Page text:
Lin Lie has just received a mysterious puzzle box and a magical sword that his late father left to him. This is just the first in a series of wild magical shenanigans that will lead to him joining the Marvel Universe as Sword Master!
In an interesting choice, this collection only reproduces the sections of the first six issues of Sword Master that feature Greg Pak’s adaptation of Shuizhu and Gunji’s original introductory story for the character. This allows us to follow the origin story in a straight line, but it comes at a cost: the trade doesn’t include the series’ backup stories by Pak and artist Ario Anindito, which features a Sword Master and Shang-Chi team-up.
The decision to excise the Shang-Chi portions of each issue brings with it certain strengths, but weakens the book as a whole in other ways. On the one hand, it helps to better ease new readers into Lin Lie’s world. As I mentioned in my review of the first issue of the series, Sword Master found itself in an odd position due to the book’s nature as a quasi-spinoff of War of the Realms. Though Sword Master is something of a known commodity in China, his stateside debut occurred somewhere other than the first issue of his book.
This isn’t normally an issue in comics, where every crossover is meant to introduce new concepts and new characters to the universe at large. However, since half of each Sword Master issue was an adaptation of Lin Lie’s origin story and the other half picked up after the events of War of the Realms, the main book kind of plays in this odd middle ground where we are meant to be familiar with Lie and also be invested in watching his origin play out. It’s an odd balancing act that the individual issues of the series mostly pull off, but which may feel slightly alienating for newer readers. It’s completely understandable that this collection aims to streamline things and give us Lin Lie’s origin story first.
The drawback here is that this makes the collection as a whole feel rather slight. Aside from a couple of exposition-heavy chapters, we don’t get much of a feel for Lie as a character. Those backup stories gave us a clearer look at the hero he’d become, so the brief check-ins to his origin didn’t feel quite so underserved by a smaller page count. As it stands here, it feels like the story is just getting started when the book ends. So that’s the one problem with removing the backup story for the trade; it makes the book as a whole feel somewhat slight.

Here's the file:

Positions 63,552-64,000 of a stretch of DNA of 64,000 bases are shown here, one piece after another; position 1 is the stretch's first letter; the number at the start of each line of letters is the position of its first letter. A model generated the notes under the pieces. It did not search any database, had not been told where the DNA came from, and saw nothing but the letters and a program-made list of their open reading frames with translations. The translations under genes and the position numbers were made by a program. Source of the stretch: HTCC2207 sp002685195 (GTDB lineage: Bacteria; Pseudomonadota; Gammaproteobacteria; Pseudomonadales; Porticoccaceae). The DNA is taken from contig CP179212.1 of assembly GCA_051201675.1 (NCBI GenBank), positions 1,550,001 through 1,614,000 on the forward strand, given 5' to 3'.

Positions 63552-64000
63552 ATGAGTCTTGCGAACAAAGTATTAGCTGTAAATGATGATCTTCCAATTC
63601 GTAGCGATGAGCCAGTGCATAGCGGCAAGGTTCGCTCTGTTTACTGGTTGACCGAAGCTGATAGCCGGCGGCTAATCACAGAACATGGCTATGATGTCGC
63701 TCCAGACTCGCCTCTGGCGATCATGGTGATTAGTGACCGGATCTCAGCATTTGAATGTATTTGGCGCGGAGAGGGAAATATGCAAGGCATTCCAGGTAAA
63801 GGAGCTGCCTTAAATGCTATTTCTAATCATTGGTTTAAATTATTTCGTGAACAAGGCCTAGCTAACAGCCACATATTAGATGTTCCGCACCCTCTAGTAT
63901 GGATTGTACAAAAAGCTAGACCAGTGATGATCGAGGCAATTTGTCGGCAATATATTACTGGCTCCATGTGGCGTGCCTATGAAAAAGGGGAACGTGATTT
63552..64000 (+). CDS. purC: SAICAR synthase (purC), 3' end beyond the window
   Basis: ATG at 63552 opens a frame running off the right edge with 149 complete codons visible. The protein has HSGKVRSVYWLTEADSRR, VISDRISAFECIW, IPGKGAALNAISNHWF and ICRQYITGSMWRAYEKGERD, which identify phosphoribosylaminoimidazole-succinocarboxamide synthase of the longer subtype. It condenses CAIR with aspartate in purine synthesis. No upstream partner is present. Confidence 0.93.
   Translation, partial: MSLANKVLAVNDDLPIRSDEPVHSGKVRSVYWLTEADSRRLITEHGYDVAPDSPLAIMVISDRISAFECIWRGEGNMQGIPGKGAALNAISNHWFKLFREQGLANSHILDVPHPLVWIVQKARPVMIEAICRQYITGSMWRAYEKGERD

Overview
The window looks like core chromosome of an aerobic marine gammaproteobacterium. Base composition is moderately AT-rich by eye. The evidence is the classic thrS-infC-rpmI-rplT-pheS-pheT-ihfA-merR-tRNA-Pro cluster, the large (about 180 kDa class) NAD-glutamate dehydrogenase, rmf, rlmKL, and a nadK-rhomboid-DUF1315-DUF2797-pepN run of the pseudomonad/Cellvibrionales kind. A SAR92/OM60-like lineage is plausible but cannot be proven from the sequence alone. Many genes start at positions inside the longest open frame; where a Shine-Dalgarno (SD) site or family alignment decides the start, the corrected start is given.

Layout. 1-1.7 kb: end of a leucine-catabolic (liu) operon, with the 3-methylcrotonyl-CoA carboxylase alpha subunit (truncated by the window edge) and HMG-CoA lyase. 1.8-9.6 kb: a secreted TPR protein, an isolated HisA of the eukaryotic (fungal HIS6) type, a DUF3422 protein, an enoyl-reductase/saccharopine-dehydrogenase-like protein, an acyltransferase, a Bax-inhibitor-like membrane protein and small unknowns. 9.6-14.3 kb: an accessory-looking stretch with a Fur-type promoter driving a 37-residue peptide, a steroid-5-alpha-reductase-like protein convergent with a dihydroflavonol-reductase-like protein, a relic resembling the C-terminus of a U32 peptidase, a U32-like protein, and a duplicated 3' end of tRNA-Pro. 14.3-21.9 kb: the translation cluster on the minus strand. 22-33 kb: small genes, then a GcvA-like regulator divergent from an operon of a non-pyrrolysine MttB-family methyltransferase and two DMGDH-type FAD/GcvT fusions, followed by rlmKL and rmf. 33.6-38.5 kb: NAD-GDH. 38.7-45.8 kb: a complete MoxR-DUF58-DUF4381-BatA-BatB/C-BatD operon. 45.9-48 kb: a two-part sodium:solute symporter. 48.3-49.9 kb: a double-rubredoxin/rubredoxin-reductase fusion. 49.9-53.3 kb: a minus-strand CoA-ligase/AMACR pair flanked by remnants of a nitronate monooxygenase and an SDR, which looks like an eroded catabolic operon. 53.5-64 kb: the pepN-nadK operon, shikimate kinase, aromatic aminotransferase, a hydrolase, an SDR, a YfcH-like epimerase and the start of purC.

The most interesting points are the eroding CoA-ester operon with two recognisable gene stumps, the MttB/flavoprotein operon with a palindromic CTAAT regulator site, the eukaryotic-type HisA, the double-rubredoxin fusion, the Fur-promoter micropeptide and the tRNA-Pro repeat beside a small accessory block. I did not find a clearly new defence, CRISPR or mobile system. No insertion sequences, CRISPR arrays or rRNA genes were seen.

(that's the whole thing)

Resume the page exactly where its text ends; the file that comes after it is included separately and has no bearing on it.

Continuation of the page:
Otherwise, it’s a total blast to read. Lin himself is a lot of fun as a character, even if a lot of his time is spent reacting in shock and running away from the latest threat. There are glimpses at his potential that are incredibly tantalizing, as well as some fun appearances from some of Marvel’s other magical characters.
Pak’s scripting makes the story significantly more accessible for western audiences, yet it never feels like anything is taken away from the book’s (and the character’s) Chinese roots. The humor works and the mythology behind Lin’s sword is explained rather well, leaving some interesting unanswered questions for future installments.
Gunji’s artwork is gorgeous and perfectly suited for the larger than life story. Everyone is constantly making dramatic poses that stand in an amusing contrast to Lie’s confused and overwhelmed body language. Creature designs are particularly fantastic, with one major highlight being the shuffling monster that delivers Lie’s package toward the beginning of the story.
While the decision to remove the Shang-Chi portions of the story sticks out to me as someone who has read the individual issues, I still think this collection will be a swift and fun read for folks who are new to Sword Master.